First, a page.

Uh-oh. In a recent survey, 81 percent of parents said it’s their responsibility to teach their children about money and savings. But guess how many of 13- to 21-year-olds surveyed said that their parents actually did that? Twenty-six percent.
“When kids start getting money in their hands, that’s when you should start teaching them how to handle it,” says Tracy Fors, vice president Marketing and Business Development for Wright-Patt Credit Union. “Figuring out that today’s money decisions have an impact on tomorrow is an extremely valuable life lesson.”
As with other involved subjects (religion, sex), it’s best to impart knowledge and family values in an age-appropriate way. Little ones get little lessons. For college-bound ones, instructions should get fairly detailed extending to matters such as checking accounts and charge cards.
Allowance is a good way to begin for kids to understand and manage money. Some parents say kids learn the value of work by getting allowance as payment for chores. Others say pitching in is expected from all household members and allowance is a thing apart.
But many of those who give allowance with no strings attached also allow children to earn more. “When we gave an allowance, we kept it small so it would not cover all their needs and wants,” says Kathy Stonecash, Springboro mom of four now-grown children. “The kids received a small allowance, and they helped with dishes and chores to earn extra. When they had ten tokens, we went to buy Star Wars guys. That system worked. My fairly-willing helpers had something to look forward to for their labors. It evolved as they aged.”
More important than how you give allowance is teaching your children to handle money.
“Help your children to divide their money into three categories: saving, sharing and spending,” says Fors. Money categories can be kept in separate jars, envelopes, small boxes or other containers; make sure your child is sticking to their plan.
The saving-sharing-spending allotment lasts into adult years.
Middletown mom Teresa Kohl, now seeing her 21-year old son budget his earnings and college spending, made sure he had a money plan as he was growing up. “Michael got one dollar a week. Twenty-five cents went to savings and 25-cents went to what we called his Jesus bank, to donate to worthy causes,” she said. “The rest was to spend.”
Kohl’s plan was smart, according to experts. “Generally speaking 10 to 50 percent of money should go into savings, to grow for a larger purpose,” Fors said.
Savings goals can be simple and short-term for younger children (think Lego’s Harry Potter Hogwarts set). With older children, talk about long-range purposes such as a piece of electronic equipment, then perhaps a car. Some parents match dollar-for-dollar on large goals. Discuss with your children what they are responsible for with college expenses.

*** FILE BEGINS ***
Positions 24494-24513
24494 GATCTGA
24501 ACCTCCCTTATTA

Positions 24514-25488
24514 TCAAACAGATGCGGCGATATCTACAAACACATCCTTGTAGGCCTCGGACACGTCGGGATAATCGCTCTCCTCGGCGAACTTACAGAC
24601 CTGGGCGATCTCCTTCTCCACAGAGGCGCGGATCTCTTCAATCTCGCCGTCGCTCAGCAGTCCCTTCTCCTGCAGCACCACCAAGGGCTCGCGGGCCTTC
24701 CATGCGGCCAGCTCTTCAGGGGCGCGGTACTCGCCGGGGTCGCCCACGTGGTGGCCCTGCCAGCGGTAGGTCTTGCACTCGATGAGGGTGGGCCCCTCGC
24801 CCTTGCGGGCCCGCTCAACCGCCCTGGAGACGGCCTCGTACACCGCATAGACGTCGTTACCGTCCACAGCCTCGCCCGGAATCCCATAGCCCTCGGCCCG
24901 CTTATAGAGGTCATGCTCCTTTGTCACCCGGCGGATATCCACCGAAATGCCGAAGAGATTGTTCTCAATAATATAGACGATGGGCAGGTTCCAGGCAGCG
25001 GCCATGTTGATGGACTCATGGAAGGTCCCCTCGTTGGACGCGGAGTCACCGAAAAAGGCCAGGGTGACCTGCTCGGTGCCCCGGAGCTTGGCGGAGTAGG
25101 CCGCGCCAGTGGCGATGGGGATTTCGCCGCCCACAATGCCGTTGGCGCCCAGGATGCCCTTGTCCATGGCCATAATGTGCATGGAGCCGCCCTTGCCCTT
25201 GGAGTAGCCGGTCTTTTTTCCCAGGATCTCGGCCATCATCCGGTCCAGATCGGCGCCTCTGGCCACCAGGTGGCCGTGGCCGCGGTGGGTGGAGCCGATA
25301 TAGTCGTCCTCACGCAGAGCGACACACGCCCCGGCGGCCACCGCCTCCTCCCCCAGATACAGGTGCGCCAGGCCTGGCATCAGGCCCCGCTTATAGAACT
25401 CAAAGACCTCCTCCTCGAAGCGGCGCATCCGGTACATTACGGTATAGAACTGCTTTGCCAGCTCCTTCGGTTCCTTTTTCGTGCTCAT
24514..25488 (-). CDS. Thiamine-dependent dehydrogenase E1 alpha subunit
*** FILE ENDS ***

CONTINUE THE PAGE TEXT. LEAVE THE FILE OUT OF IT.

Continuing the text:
Check with your bank or credit union to see if they have special savings accounts and activities for children.
You can impart family values by helping your child share their bounty. Great discussions happen when you explain how you yourself give to others — and listen to your child’s ideas. Do they want to do something about hunger or religious causes or helping others in need?
“Our Middle School students run a small school store and sell pizza on Fridays to the student body,” reports Julie Beall, director of Alexandria Montessori School in Centerville. “They decide what to do with the money. In the past they have used their money to do high ropes courses and zip lines, and support several charities such as the food bank and the Red Cross. Letting them make decisions about spending and sharing is an important part of maturing.”
Having a reasonable amount of money to spend is the best way to learn how to make consumer decisions.
“Helping children answer the question ‘Will I be satisfied with this purchase six months from now?’ is an excellent way of teaching smart spending,” Fors says.
But parents should be careful to not micromanage. After all, the best way to learn the thrill of worth-it spending — and the agony of a stupid mistake — is to do both while still young.
Teach a child about finding a bargain. “I took my young son to garage sales where he got great bargains on videos, games and small toys,” Kohl says.
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